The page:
LAND O'LAKES — Nancy Richey became a teacher five years ago, after a career in publishing, because she believed she could make a difference for children.
She has only seen her stress level rise.
"The mounting workload has become, for lack of a better word, ridiculous," Richey told superintendent Heather Fiorentino during a grievance hearing Thursday evening. "When we come in, we are not feeling effective anymore. ... We are not serving our kids in a just way, because of all the planning."
The Hudson Elementary instructor was one of more than 1,300 Pasco County elementary school teachers to file a formal complaint that their work conditions have grown too burdensome, to the detriment of their actual instruction.
Many of the actions at the schools, such as interrupting planning time for training or meetings, violate the teachers' contract, the United School Employees of Pasco contended.
It has taken its toll on teachers personally, as well.
Richey said her weight has risen along with her blood pressure as she faces the demands of meetings, testing and other requirements that eat into the workday or lead to work after hours.
"Let teachers actually teach," she said.
She was not alone.
Several teachers shared their experiences of rising anxiety and stress as they take work home just to keep up with the increasing demands that take up their planning and instruction.
"You can't live this job 24 hours a day seven days a week. That is what it comes down to," Anclote Elementary teacher Jennifer Wray told Fiorentino, adding that after 26 years she can no longer encourage young people to enter teaching.
The USEP filed its grievance after two years of discussions with the administration to relieve some of the burden, business representative Jim Ciadella told the superintendent.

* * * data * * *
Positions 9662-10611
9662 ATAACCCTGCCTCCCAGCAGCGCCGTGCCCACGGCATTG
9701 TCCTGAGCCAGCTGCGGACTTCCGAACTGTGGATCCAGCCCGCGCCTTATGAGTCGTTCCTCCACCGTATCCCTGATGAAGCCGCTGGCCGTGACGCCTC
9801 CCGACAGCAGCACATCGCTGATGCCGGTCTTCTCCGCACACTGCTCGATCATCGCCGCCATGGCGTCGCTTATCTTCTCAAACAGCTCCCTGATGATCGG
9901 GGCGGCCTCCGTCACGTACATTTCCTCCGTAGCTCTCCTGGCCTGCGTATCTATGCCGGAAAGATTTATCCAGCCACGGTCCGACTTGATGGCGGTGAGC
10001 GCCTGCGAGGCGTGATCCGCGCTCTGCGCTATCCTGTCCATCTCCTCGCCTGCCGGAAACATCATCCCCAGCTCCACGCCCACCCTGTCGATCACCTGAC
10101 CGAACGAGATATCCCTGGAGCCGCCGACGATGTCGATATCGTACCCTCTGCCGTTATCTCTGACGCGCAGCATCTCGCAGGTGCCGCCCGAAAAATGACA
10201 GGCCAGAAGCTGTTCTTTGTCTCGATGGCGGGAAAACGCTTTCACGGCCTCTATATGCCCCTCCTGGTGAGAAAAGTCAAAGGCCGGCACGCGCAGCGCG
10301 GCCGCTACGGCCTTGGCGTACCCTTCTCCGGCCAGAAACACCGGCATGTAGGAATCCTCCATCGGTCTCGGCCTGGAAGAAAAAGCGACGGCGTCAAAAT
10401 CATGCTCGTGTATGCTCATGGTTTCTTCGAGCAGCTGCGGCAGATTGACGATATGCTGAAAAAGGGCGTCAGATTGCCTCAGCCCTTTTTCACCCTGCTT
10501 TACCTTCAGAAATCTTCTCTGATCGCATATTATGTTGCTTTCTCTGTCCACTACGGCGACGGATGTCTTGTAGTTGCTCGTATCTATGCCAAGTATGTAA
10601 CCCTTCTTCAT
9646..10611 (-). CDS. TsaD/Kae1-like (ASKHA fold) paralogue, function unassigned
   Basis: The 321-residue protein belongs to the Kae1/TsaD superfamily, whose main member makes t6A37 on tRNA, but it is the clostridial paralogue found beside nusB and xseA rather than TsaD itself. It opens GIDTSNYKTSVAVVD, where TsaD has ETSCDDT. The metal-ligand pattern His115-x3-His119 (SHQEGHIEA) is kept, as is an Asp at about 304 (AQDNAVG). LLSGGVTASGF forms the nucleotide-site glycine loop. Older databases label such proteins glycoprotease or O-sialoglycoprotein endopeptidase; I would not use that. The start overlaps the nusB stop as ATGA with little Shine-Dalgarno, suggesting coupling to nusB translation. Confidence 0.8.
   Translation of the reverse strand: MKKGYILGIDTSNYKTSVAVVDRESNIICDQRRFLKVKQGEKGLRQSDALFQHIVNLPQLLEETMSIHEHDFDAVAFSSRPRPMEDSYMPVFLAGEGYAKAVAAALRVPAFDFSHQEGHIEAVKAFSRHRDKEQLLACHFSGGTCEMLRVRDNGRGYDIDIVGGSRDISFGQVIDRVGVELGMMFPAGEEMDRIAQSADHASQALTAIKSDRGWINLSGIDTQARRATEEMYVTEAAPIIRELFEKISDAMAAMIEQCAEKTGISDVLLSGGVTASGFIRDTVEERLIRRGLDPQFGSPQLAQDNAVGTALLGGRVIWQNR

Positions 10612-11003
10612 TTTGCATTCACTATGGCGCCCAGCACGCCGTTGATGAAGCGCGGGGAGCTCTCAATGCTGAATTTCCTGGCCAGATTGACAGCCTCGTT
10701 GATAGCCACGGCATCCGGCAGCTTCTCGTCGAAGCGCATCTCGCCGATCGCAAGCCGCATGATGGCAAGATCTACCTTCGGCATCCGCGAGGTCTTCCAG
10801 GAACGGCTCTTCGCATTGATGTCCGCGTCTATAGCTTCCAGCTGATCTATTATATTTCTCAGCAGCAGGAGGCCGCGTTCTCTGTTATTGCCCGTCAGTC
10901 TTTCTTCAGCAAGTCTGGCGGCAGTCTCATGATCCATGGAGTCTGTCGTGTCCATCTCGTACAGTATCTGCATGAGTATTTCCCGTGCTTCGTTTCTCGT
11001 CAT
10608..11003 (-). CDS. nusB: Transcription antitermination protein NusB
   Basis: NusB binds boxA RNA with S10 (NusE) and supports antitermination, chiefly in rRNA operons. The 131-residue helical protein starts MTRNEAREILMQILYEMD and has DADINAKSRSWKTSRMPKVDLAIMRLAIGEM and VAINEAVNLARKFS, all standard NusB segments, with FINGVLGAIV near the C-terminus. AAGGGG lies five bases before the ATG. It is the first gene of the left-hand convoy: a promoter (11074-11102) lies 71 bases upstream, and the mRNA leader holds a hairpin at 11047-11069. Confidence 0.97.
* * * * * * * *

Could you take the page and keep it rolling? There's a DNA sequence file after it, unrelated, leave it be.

It appeared at one point that the district had several ideas to ease the load, he said. But then many of the recommendations were encouraged, not mandated, which did not help, Ciadella argued.
"When it came to taking any real action, we felt your action did not meet your rhetoric," he said.
Ciadella reviewed several parts of the teacher contract that he contended were violated by the district's actions.
After the USEP's presentation, the administration offered its perspective.
David Scanga, assistant superintendent for elementary schools, did not deny that stress is up as schools strive to meet increasing state and federal accountability demands.
He contended, however, that the schools have been attempting to make the work more efficient and less redundant. He asked several principals to offer examples, which he said are similar to the efforts being made in every school.
Scott Mitchell, principal of Watergrass Elementary, said he had essentially eliminated staff meetings, using email instead. He had streamlined committees and their work and increased the amount of planning time for teachers.
Woodland Elementary principal Kim Poe said she had made it easier for teachers to jointly plan, eliminating the need for individual written lesson plans, for instance.
"We are trying to find ways to work smarter, not harder, and utilize the time we have to work in that school day," Poe said.
Scanga said he had not been aware of some of the specific complaints that the USEP had at individual schools, adding that he would have addressed those quickly had he known.
At the same time, though, he stressed that the work must change as the demands increase.
Fiorentino asked questions sporadically throughout the hearing, aiming to figure out whether the work teachers complained about is required and by whom. She also had department directors come forward to explain exactly what materials they had been promoting and whether those are mandated or if teachers have flexibility in using them.
The USEP suggested that many of the tools seem mandatory, even if they are not. It has asked for a reduction in non-mandated tests and meetings.
Fiorentino said she would consider all the evidence and testimony and have a response within five working days, as required. She said she would try to balance teacher needs and principal accountability, while focusing on what's best for students. "I will do what I think is the fairest thing for everyone," she said.
If the union is unhappy with the result, it may appeal to the School Board.